here at last was a beef sausage which justified the species, a little more finely ground than the hamburger tubes I'd had elsewhere, yet still ground beefy, but with a buttery mouthfeel at the same time, the regular was very good, the chipotle was sublime, piquantly spicy, robustly meaty, bursting in the mouth with luminous heat. I knew at last why Louie Mueller's made beef sausage, although I still didn't know why anyone else bothered.
3. Cauliflower soup with guanciale at Timo, and more generally, Timo and Baccala
Lamb tongue at Baccala, photo by G Wiv
In a city of restaurant concepts, most of which are more flash than pan, there was one concept this year which stood out-- so far out, in fact, that it was probably doomed from the start. The concept was Baccala, John Bubala's restaurant devoted to an earthier, non-sanitized-and-yuppified cuisine along the lines of Fergus Henderson's great book The Whole Beast.
Forget anonymous chicken breastlets and farm-raised styrofish, here was a restaurant returning to old European traditions of finding the extraordinary (and often strong and strange) flavor in cast-off parts. Not everything I had at Baccala was wonderful, in fact no dish beat the best thing I had at its sibling Timo a few weeks ago, which is why it's listed above-- but all of it was new in a way that the novel combinations at hotspots rarely are, and I would have really enjoyed returning a few times a year to see where this devotion to the old made new again would have led.
Alas, Baccala not only didn't make it in Hipper Park, but Timo is closing its doors tonight as well. So the least I can do is salute them both on their way out, for having pursued an honestly high-quality and authentic cuisine on a restaurant scene full of flash and filigree.
2. Spanish party at my house
, which was the scene of many marvelous things, nearly all better and more authentic than any food I've had in Spanish restaurants here. But pride of place went to Pigmon and Trixie-Pea's squid ink black rice:
Complex, briny, nutty, squiddy, one of the best cooked-at-home things I've ever had. Oh, and if I do say so myself, my desserts were pretty fantastic too:
Peach-mint sorbet, chocolate with salt and olive oil, rosemary saffron-cream tart. And then there was Gypsy Boy's PX 1971 sherry, and the roasted pimentons, and...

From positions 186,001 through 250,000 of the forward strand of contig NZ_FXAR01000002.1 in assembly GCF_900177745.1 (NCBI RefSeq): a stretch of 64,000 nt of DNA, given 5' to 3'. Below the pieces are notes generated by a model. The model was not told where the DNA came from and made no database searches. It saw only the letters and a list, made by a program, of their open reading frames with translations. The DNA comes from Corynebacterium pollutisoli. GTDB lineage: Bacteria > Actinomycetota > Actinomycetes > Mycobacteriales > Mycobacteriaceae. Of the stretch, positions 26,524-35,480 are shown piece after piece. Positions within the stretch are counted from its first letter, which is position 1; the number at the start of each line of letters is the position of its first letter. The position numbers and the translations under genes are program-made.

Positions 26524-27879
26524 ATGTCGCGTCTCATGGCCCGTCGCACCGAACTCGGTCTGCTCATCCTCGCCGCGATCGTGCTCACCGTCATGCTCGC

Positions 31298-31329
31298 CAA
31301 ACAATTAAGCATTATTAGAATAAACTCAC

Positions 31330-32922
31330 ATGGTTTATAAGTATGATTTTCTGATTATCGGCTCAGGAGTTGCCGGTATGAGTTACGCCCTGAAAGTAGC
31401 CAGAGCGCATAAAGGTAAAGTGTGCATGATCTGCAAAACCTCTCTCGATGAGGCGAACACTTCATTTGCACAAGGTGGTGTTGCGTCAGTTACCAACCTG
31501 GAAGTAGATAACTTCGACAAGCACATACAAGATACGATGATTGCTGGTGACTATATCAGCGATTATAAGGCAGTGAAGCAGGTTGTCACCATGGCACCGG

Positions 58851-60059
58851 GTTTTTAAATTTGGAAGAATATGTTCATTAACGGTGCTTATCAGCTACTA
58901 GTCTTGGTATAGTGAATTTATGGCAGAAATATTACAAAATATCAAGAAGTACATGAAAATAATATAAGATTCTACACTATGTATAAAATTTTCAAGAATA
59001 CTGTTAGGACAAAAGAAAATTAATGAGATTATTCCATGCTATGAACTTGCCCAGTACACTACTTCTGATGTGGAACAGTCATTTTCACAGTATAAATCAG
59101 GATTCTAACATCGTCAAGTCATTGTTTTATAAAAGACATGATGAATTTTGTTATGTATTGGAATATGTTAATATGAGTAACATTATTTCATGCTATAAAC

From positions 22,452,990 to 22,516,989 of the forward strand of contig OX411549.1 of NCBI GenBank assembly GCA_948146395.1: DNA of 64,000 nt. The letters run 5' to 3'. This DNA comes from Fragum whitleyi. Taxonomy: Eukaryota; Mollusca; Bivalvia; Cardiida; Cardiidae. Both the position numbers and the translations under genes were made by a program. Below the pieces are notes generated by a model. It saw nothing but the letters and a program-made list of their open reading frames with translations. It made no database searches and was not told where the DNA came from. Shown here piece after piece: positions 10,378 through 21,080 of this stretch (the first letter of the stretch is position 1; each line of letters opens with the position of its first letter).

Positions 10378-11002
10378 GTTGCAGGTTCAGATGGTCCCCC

1. Cal Pep, Barcelona.
I had a couple of very good meals in Madrid-- a top-five-steaks-of-my-life at Julian de Tolosa, tapas from Txakoli, etc.-- but my great
meal in Spain was my one meal in Barcelona, at the famous, but believe the hype, lunch counter extraordinaire Cal Pep. In a bustling, Billy Goatesque atmosphere, plate after plate of seafood fresh from the sea, cooked simply but with an unerring sense of the absolute best thing you could do to a particular item to make it sing, wowed me with things you'll never ever see here, no matter how hip and happenin' Spanish food becomes in the US.
When the founders of LTHForum were asked by Mike Nagrant in the Hungry Magazine podcast
if we believed it was possible to recreate any
cuisine in a city like Chicago, my answer was that it was nearly possible-- but at the same time I actually thought it was a good thing that it wasn't 100%
possible, because then what would be the point of travel? A meal like Cal Pep reminds you just how different other cultures' approach to food can be, and how wonderful that can be when it comes organically out of a region's natural bounty, and how there are just certain ways of eating that will never make commercial sense in a completely different culture-- so you'll just have to go there to know.
So that's my ten best list. Year's end being a time for taking stock, looking forward and all that, it's the appropriate time to say that my involvement with LTHForum is being reduced as the site evolves. I expect to still post and to participate in the social life of the community which is, I think, by far the greatest benefit of LTHForum's existence, but for various reasons I will no longer devote the enormous amount of volunteer time I have put into the site in return for nothing more than the pleasure of your company-- and my own delight in having built this site and this community as much as anyone here, I think I can say fairly (and without false modesty). Though I may well be visible in other ways on the Chicago food (and communicating about food) scene in the months and years to come. Thank you all for a wonderful three and a half years, especially my fellow founders and moderators Aaron, Cathy, Dave, Gary, and Michael, and I will be interested to see where it goes from here.
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LTHers' ten best lists: 2006 2005 2004